Wednesday, March 30, 2011

EAT: Cultural Food Festival

This is my absolute favourite day of the year (seriously I think I get more excited about it than I do about my birthday or Christmas).  Every year the city council puts on a big cultural food festival to celebrate all the different culture within our city (and let me tell you there are a lot).  People from all sorts of communities come together and make food from their countries which you can then buy at the different stalls.  As well as this there are also people selling ethnic clothing, art work etc and put on live performances.  But lets get back to the food!  Aside from the fact that I am a food freak and love to try new things, the main reason why I am so in love with this festival is that the Eritrean community always have a food stall.

 This makes it the one time of year that I get to gorge myself on injera (the sour pancake that is their staple diet), and even more than that I get to drink delicious Eritrean coffee.  Let me tell you, regardless of whether you are a coffee fan or not, you are going to love this!  The coffee isn't bitter and sharp like our regular cafe coffee, instead it is sweet and spicy and earthy and you feel like you could just drink it all day!  It's hard to explain how they actually make it, but maybe these pictures can give you a bit of an idea;

 The whole process that goes along with it is amazing, it's like a ritual.  Oh and naturally only the women are allowed to make coffee... isn't that just so typical!


  1. Once every year we have "the world village festival", it's representing cultures from all over the world (very few of them are actually represented in Finland otherwise, unfortunately we have so little foreigners here). And there's always so much good to eat. I must look if there are any Eritrean people there the next time and if they have coffee :)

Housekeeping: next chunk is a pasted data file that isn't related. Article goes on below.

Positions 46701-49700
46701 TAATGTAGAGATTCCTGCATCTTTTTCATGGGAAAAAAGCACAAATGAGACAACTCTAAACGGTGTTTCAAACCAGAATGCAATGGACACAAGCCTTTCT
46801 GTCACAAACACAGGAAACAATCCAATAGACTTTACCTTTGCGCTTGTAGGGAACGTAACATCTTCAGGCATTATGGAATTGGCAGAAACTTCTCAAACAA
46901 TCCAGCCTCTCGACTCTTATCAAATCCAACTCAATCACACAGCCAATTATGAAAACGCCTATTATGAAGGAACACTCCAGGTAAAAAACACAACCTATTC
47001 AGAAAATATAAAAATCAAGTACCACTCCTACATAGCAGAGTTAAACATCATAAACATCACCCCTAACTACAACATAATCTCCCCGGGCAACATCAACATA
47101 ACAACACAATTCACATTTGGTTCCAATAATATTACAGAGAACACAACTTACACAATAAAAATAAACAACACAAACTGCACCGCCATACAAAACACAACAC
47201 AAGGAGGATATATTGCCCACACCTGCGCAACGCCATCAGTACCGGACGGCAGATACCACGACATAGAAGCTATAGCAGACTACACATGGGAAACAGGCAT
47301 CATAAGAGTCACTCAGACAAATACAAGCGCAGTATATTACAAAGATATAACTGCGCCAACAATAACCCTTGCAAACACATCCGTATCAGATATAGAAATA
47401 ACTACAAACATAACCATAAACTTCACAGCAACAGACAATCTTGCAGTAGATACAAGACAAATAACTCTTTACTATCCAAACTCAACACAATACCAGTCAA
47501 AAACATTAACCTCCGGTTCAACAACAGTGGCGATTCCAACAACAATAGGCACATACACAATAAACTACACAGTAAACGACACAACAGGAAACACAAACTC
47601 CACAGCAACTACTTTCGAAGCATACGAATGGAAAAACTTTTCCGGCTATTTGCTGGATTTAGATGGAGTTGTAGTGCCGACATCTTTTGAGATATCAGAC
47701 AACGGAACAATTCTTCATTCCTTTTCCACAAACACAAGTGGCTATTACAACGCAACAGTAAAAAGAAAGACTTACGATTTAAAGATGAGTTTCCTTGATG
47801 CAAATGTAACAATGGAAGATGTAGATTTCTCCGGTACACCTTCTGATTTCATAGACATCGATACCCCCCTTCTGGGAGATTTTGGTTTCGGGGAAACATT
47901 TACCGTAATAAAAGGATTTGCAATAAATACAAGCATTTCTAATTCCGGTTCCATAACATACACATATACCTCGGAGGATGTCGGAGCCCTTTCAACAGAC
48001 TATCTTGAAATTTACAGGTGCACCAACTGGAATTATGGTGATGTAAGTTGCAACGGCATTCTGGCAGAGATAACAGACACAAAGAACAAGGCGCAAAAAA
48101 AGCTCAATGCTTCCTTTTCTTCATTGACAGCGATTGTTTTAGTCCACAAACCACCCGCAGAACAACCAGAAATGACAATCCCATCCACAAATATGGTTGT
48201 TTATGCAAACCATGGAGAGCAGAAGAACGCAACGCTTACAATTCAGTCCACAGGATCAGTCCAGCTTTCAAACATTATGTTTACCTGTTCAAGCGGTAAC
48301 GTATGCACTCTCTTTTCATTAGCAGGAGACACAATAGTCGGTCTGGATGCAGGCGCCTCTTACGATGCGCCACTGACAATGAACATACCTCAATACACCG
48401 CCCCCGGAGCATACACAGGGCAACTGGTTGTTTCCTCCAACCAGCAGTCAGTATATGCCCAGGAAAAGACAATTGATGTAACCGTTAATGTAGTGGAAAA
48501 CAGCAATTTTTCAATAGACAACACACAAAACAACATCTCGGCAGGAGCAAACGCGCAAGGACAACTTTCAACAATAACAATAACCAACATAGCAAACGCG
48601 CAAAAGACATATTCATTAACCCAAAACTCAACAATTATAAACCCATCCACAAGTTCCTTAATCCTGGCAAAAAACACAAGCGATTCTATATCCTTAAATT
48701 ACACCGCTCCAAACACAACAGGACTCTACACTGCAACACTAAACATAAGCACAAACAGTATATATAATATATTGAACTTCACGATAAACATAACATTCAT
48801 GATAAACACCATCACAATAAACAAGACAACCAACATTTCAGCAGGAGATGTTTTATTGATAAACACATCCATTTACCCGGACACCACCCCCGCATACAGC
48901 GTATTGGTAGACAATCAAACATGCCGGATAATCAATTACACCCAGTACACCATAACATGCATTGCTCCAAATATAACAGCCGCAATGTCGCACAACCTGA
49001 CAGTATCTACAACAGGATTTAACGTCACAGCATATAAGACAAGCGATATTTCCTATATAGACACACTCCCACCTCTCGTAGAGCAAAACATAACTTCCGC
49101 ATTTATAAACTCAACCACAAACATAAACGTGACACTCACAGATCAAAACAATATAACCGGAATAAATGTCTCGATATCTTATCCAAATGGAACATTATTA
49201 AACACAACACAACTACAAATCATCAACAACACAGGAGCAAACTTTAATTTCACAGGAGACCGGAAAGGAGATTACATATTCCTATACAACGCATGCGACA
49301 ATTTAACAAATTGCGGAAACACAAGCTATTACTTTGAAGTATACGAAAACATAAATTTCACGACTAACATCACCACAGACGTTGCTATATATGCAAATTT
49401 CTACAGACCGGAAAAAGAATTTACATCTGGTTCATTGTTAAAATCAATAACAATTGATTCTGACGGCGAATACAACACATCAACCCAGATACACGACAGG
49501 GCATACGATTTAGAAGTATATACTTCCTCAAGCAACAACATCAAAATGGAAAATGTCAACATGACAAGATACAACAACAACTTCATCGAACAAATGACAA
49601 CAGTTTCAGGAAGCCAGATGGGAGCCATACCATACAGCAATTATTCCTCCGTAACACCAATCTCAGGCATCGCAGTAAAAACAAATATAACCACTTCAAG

2. That's so interesting. It's hard to imagine because New Zealand is made of SO many different cultures.

  3. We have basically only "our own cultures", meaning Finnish- and Swedish-speaking and Same people (in the north). And some immigrants from Russia, Estonia and some other European countries. And all of these cultures are in many ways quite similar. Of cultures a little more different we have a bunch of people from Somalia and Turkey, but the rest are basically so few that you can't really spot them... Finland have such a strict immigrant policy, among the strictest in Europe (and still a lot of people think we have TOO MANY immigrants, I guess they'd prefer Finland closed as North Korea).